family

Your Client Is Human Too—How to Communicate Tactfully with the Victim’s Family in a DUI Defense Case

Reaching out to the victim’s family can improve the way your client is perceived, but it can certainly backfire as you tread the volatile waters of grief and blame. Before extending condolences, consider defense attorney Patrick T. Barone’s DUI defense strategies for tactful communication from his book, Defending Drinking Drivers:

family“Sincere” Is the Operative Word

At the earliest stages of pretrial preparation and DUI defense strategies, it will be helpful to communicate to the victim’s family your client’s sincere remorse over what happened. “Sincere” is the operative word here, because faint or faked remorse will surely backfire. What is important, and perhaps even essential, is to communicate to the victim’s family the grief and sadness your client feels regarding the death.

Exercising Caution Is Imperative

Exercising caution is imperative for your DWI defense tactics, as such efforts must be non-manipulative and executed deftly. Otherwise, the damage to your client’s case, which has the potential to be measured in additional years in prison, can be significant.

Your Client as a Drunken Monster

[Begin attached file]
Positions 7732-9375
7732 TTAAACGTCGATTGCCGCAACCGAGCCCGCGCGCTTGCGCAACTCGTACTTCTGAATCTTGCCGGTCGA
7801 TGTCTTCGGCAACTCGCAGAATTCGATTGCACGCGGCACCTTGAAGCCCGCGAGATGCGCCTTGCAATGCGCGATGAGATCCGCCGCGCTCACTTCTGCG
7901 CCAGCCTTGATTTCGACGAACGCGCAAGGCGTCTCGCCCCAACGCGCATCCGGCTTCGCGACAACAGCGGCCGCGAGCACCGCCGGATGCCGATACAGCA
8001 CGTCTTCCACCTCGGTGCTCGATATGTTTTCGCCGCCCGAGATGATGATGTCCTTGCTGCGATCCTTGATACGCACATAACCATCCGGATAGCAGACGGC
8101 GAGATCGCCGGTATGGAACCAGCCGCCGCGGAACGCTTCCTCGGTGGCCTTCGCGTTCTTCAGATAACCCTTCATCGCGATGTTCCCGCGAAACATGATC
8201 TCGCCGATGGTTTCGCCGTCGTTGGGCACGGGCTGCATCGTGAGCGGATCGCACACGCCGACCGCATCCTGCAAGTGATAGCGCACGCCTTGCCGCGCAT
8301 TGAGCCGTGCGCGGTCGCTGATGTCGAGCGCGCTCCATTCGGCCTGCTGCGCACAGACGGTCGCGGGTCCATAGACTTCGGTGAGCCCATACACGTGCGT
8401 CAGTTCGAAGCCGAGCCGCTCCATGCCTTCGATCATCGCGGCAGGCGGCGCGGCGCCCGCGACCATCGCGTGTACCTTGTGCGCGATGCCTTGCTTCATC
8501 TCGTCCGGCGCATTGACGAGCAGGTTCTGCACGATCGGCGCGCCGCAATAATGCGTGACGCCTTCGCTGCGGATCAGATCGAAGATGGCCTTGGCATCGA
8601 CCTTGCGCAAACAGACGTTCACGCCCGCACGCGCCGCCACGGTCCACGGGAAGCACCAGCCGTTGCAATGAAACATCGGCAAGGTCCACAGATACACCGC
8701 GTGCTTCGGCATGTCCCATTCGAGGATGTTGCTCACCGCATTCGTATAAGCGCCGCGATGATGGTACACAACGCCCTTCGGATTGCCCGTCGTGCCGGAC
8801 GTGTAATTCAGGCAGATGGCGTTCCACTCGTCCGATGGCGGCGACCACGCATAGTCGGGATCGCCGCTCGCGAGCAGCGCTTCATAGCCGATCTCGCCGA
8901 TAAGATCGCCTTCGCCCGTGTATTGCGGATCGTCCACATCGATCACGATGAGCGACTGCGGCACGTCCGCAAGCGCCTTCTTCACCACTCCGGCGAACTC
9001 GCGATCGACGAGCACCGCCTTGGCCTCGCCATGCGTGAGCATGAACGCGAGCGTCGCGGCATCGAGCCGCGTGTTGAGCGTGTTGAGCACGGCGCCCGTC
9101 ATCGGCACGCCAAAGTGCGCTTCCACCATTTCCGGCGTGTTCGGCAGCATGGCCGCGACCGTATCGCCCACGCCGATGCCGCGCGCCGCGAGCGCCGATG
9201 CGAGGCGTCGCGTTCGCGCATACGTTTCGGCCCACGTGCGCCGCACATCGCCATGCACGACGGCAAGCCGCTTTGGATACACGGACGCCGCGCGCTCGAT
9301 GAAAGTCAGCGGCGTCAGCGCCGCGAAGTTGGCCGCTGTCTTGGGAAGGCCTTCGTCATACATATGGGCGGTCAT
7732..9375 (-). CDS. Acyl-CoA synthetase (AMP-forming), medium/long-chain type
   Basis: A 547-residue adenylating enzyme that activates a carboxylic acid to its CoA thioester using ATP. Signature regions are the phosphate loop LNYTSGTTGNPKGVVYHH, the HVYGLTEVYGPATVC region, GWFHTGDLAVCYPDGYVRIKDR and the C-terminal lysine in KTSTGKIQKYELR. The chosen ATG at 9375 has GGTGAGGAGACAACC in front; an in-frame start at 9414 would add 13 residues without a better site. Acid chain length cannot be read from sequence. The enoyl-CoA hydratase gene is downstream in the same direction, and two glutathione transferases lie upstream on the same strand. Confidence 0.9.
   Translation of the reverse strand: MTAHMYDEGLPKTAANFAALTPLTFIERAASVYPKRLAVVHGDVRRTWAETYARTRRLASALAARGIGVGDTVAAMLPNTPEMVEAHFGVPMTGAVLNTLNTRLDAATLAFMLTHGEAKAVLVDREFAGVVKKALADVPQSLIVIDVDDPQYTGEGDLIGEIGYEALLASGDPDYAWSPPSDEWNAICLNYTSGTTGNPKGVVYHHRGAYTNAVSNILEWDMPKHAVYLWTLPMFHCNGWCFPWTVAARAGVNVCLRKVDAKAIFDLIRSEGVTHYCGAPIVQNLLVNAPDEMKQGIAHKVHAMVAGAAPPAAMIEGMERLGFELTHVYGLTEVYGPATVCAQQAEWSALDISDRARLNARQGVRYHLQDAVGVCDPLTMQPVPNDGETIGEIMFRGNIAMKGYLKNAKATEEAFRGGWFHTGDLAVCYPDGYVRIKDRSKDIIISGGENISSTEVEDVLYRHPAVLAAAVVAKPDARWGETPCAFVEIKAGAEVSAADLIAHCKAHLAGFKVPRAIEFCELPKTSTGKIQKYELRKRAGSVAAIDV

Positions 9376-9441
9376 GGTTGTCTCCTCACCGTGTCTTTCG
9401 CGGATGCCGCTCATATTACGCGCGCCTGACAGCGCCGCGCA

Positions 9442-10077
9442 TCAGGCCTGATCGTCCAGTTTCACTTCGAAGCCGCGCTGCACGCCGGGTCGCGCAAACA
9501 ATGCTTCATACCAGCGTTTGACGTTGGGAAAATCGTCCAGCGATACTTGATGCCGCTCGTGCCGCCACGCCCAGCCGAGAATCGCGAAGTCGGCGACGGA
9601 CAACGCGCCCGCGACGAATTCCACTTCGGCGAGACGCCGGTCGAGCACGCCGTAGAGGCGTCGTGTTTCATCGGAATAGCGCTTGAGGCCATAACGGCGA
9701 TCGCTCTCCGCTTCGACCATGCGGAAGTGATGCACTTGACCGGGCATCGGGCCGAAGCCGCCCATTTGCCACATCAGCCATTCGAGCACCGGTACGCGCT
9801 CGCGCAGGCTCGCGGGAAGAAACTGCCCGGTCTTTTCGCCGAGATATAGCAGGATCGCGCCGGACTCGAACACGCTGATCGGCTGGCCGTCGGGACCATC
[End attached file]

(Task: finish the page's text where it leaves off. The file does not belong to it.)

In approaching this topic, be aware that it will likely be very difficult for the victim’s family to see your client as anything but a villain, and any efforts toward communication of the contrary will be scrutinized and rejected—if only to allow the victim’s family to hold on to their useful, though distorted, image of your client as a drunken monster.

A Human Being with the Same Types of Feelings

This image is sometimes necessary for them to make sense of what happened. This fact will make them blind to the possibility that your client is merely another human being with the same types of feelings that they have.

Lessening, If Not Eliminating, This Unfair and Unproductive Perception

Still, if your client’s message is consistent with the one conveyed through your words and DWI defense tactics throughout the case, then you should have some success with lessening, if not eliminating, this unfair and unproductive perception.

When weighing what to say and when, understand that emotional guilt and remorse is not the same thing as criminal guilt and responsibility. A carefully crafted message will take this fact into consideration as well.  Communicating with the victim’s family, especially at the early stages, can be very helpful and even therapeutic for the client and will assist you also in your efforts to obtain the best possible result.

 

DUI Defense Strategies from Attorney Author Patrick T. Barone


Patrick_BaronePatrick T. Barone
is the principal and founding member of The Barone Defense Firm, headquartered in Birmingham, Michigan. Mr. Barone has an “AV” (highest) rating from Martindale-Hubbell, has been listed as “Seriously Outstanding” by SuperLawyers, rated “Outstanding/10.0” by AVVO and since 2009 has been included in the highly selective US News & World Report’s America’s Best Lawyers while The Barone Defense Firm appears in their companion American’s Best Law Firms.

He is an adjunct professor at the Thomas M. Cooley Law School where he teaches Drunk Driving Law and Practice, is a graduate of the Gerry Spence Trial Lawyer’s College, and is on the faculty of the Michigan Trial Practice College. Learn more about Patrick T. Barone or his book, Defending Drinking Drivers.